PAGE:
MOTOGP: TECHNICAL DIRECTOR TALKS DUCATI FAIRING
One of the major talking points of the Czech Republic MotoGP weekend was the debut of the new Ducati fairing.
Although not as extreme as the ‘hammerhead’ design seen in winter testing, the fairing is clearly the most radical of the new generation of aerodynamics to be homologated for a grand prix event.
External wings were banned at the end of last season until new rules which prohibit: “Devices or shapes [that may have an aerodynamic effect] protruding from the fairing or bodywork and not integrated in the body streamlining.”
Technical Director Danny Aldridge is the sole judge of whether a device or fairing design is within the new regulations.
This is what Aldridge had to say about the Ducati fairing, which Gigi Dall’Igna says produces 40% of the former wing downforce, during Monday’s test session at Brno…
4-5 modifications before getting the green light:
“Their job is to get to the limit and my job is to keep them within the limit. So it’s finding a compromise. What happens with the first design – and this has happened with other manufacturers as well obviously – is they say ‘is this allowed?’ And I say, ‘no, what you need to do is adjust this, this and this’ and so they come back with a version two, version three, version four.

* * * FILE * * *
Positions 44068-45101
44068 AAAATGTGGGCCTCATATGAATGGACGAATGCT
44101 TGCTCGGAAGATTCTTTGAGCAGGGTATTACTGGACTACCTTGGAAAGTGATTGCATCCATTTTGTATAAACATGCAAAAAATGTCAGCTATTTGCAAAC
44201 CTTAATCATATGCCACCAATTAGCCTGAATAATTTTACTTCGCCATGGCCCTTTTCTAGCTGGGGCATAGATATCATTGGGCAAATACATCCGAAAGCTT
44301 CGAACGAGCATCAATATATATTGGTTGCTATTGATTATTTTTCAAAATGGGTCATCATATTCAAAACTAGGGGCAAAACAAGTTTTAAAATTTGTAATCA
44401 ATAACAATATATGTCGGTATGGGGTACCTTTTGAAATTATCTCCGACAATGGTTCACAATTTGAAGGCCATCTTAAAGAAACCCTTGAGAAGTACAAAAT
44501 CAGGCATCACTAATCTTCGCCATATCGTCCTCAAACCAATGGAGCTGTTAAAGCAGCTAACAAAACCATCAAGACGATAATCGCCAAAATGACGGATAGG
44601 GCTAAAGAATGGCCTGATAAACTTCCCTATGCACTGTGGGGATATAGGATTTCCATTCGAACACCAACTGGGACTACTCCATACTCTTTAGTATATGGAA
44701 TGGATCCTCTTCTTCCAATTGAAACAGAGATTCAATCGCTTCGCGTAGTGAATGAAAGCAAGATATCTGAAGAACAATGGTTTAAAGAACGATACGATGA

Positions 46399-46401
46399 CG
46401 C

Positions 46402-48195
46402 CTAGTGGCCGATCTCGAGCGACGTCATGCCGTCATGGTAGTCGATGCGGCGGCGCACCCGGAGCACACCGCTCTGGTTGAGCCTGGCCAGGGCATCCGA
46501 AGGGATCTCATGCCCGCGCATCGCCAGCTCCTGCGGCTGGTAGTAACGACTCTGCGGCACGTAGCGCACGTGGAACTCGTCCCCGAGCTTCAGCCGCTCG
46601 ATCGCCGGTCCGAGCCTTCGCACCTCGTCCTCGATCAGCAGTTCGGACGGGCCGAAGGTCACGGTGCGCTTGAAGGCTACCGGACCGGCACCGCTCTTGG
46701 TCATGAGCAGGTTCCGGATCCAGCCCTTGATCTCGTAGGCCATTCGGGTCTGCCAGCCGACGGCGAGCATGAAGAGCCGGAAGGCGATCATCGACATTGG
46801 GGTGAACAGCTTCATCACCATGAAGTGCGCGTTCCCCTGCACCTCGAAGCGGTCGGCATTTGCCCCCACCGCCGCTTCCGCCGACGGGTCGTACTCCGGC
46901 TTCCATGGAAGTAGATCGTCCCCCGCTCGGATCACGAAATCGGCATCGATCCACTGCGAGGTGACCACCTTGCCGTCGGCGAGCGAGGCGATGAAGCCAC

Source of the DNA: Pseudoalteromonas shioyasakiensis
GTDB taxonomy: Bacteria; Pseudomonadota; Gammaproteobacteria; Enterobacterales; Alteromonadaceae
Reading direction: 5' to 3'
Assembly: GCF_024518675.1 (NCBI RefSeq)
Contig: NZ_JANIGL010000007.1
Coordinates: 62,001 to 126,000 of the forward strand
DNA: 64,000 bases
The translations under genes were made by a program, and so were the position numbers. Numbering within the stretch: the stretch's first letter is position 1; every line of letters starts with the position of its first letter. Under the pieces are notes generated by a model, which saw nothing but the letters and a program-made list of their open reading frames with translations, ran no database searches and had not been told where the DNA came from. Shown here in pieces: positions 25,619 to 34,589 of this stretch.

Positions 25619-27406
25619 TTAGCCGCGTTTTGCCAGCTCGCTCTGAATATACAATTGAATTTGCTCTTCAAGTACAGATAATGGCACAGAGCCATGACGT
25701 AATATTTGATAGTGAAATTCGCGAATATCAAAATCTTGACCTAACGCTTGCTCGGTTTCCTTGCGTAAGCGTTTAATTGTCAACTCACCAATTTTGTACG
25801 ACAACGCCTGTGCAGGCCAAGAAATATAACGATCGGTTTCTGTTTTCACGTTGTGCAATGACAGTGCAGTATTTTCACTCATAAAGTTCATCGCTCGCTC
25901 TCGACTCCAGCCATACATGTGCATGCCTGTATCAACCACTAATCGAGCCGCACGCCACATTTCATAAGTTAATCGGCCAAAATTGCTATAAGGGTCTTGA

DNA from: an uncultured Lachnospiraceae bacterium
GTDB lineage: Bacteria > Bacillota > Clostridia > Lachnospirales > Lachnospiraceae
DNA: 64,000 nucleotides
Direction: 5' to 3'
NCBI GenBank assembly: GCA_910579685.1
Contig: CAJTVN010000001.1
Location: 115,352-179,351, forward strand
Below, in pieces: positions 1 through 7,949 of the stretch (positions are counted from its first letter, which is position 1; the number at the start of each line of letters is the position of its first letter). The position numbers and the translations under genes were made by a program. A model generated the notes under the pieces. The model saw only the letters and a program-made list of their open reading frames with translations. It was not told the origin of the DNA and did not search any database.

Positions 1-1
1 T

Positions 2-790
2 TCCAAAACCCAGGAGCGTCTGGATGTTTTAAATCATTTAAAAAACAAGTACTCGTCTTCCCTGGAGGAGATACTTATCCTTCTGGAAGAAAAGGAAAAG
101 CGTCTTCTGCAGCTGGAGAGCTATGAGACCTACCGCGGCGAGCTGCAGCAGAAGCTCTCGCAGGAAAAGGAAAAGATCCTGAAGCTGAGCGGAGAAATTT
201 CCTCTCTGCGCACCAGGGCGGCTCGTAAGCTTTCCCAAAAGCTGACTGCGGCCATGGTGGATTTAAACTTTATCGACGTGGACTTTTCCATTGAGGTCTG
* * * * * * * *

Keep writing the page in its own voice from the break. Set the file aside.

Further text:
“With all of these aero packages, the rule book states the final say is mine, but I understand that it’s such an important decision so I also speak to other people such as Mike Webb [Race Director] and Corrado Cecchinelli [MotoGP Director of Technology]. We sit down as a kind of mini-committee. I get their opinion and input until we get to a point where we all agree it’s within the rules. That’s when I allow it.
“The rules say it is down to the Technical Director’s interpretation and of course everyone has a different interpretation. Some people might say ‘it’s a wing, it shouldn’t be allowed’, others might say they like it and understand why it was allowed. 20 people will give 20 different views.
“But it makes motorcycle racing interesting. It’s nice to see different looking bikes on track. Otherwise you go towards a one-make series. Also, in F1, the aerodynamic rules are very strict, but they still have arguments every week about the latest developments.